Even if you don’t climb, safety sleeve testing report is a must read

Originally Published by Wireless Estimator

The Communications Infrastructure Contractors Association today officially released the NATE Safety Sleeve Testing Final Report. This in-depth, 62-page white paper describes the overall scope, methodology and results from the NATE sponsored Safety Sleeve Testing events that were performed at the University of Dayton Research Institute (UDRI) in Dayton, Ohio in 2018 and 2019.

If you’re knowledgeable about the “Sunflower Effect” on towers, the benefits of anthropomorphic manikin tests, head damage, torso angles, and thin film dynamic testing, you’re slightly more knowledgeable than most industry workers. But all tower technicians and interested parties can be assured that after reviewing the report they’ll come away enriched with valuable PPE climbing system information and appreciate the dedication of organizations and stakeholder resources that went into the sleeve testing that will surely raise the bar on safety for the telecommunications industry.

The testing, performed over three different events and six total days, included over 110 drops completed. The Association’s Safety Sleeve Testing Team attempted to push the design limits and standards of the safety sleeves and test outside of the parameters established by ANSI/ASSE Z359. Therefore, most of the tests were performed for replication of real-world use and application. The test results presented should only be used to validate and reinforce existing safety procedures.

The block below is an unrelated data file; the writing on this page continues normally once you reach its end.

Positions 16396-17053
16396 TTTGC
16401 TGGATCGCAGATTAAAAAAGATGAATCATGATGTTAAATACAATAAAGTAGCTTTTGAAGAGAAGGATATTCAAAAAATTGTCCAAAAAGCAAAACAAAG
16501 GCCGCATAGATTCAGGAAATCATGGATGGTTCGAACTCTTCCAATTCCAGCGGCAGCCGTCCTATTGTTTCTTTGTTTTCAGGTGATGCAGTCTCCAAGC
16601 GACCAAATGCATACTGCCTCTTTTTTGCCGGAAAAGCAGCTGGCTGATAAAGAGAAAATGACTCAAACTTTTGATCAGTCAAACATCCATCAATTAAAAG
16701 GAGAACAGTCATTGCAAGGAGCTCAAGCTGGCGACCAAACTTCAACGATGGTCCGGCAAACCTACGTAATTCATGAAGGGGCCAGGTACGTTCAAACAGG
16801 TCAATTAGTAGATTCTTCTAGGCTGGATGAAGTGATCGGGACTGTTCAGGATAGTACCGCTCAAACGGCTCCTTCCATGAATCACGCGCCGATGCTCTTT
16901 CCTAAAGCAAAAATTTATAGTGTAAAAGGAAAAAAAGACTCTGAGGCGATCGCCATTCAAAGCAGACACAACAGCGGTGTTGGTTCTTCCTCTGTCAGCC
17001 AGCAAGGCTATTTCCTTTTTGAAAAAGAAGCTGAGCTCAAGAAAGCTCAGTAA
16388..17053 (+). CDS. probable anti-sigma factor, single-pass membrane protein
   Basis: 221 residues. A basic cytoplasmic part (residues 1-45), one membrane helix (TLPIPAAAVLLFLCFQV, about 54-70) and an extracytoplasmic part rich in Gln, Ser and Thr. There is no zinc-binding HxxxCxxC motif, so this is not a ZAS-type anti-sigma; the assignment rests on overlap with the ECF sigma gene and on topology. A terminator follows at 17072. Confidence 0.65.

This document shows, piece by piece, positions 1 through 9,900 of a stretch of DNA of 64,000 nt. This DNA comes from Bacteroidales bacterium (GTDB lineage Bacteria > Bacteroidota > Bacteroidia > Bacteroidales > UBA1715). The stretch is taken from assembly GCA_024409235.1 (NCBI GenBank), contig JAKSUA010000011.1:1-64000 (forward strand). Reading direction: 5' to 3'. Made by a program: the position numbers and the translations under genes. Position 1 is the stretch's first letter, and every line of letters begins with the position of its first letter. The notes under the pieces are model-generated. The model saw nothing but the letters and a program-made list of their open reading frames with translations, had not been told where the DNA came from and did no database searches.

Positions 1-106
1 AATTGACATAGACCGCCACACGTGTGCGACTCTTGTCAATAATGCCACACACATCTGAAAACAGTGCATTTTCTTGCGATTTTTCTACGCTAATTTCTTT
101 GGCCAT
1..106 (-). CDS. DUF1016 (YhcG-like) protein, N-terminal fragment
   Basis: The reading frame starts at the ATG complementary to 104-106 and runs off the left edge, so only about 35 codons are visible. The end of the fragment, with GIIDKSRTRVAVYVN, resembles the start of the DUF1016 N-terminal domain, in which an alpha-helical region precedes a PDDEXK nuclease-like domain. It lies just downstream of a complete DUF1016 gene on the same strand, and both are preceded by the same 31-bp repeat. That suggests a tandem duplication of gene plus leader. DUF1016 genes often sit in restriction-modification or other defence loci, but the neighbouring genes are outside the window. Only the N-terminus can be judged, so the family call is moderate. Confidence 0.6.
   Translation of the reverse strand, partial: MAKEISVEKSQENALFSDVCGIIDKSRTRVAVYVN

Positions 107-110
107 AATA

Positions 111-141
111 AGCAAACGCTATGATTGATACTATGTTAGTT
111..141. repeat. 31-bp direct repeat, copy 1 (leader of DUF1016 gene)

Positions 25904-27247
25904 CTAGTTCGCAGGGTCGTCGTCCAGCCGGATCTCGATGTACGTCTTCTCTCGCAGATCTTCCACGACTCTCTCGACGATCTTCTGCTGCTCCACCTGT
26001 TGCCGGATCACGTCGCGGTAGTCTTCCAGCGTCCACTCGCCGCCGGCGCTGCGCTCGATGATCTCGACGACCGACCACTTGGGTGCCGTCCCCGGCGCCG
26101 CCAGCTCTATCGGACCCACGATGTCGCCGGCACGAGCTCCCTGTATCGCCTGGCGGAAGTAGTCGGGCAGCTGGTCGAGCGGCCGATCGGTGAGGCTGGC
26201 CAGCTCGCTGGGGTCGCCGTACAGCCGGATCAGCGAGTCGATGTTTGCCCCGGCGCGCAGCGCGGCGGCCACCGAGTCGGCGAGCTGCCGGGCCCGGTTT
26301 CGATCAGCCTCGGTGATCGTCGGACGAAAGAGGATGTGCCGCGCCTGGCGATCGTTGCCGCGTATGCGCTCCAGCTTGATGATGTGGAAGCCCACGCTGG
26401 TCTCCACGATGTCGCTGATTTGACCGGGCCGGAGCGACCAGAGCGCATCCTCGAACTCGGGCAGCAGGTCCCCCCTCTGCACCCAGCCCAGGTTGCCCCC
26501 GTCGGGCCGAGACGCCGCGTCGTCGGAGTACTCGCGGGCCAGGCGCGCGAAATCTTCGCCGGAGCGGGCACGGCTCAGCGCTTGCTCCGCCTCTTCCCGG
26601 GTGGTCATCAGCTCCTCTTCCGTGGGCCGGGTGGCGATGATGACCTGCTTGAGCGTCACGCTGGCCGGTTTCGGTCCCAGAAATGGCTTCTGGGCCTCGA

“The Association is excited to officially make this Safety Sleeve Testing Final Report available and encourages all NATE member companies and industry stakeholders to review the important data outlined in the white paper,” said testing team participant Stephanie Brewer from Sabre Site Services. “The intent of the testing was to provide feedback to NATE and its membership, and to provide future guidance for the Safety Equipment Manufacturers Committee (SEMC) for developing new testing parameters and safety climb system performance criteria. We believe the results of the testing events will ultimately raise the bar on safety in the communications infrastructure industry,” added Brewer.

During testing it was learned that some common practices within the tower community should be stopped immediately. Such as leaving unsecured safety sleeves on the wire rope at heights (safety sleeve can slide down the wire rope if left unattended/ unsecured) and utilizing without proper tension and or securing the bottom assembly of the wire rope safety climb. They also learned that confirming that the safety sleeve is compatible with the wire rope is critical as there are multiple units designed for use on other diameter wire ropes (i.e. 8mm, 5/16”, 3/8” 7×19, etc). Per ANSI/TIA-222-H all wire rope safety climbs for antenna supporting structures shall be 3/8” diameter

The following companies, organizations and individuals participated in the NATE Safety Sleeve Testing events:

3M:  Chris Coyle, Rick Miller; American Tower: Falicia Hill,  Michael Deese, Nathan Haselden, Sarah Rucker; Crown Castle: Allen Turcotte,  Kenneth Hill, Richard Cullum; GME Supply: John Lamond; NATE: John Paul Jones; Sabre Industries: Stephanie Brewer; Safety LMS: Cody Jones; SBA Communications: David Sams, Jeremy Buckles. Justin Lignocain, Nick Wilkerson; Skylotec: Doug Mercier; Trylon: Devin Finingan; TUF-TUG: Joey Deuer, Sheri O’Dell-Deuer, Dawn Smith; University of Dayton Research Institute (UDRI): Jordan Speers; and Vertical Bridge: Michael De Boer.

Read original article at wirelessestimator.com.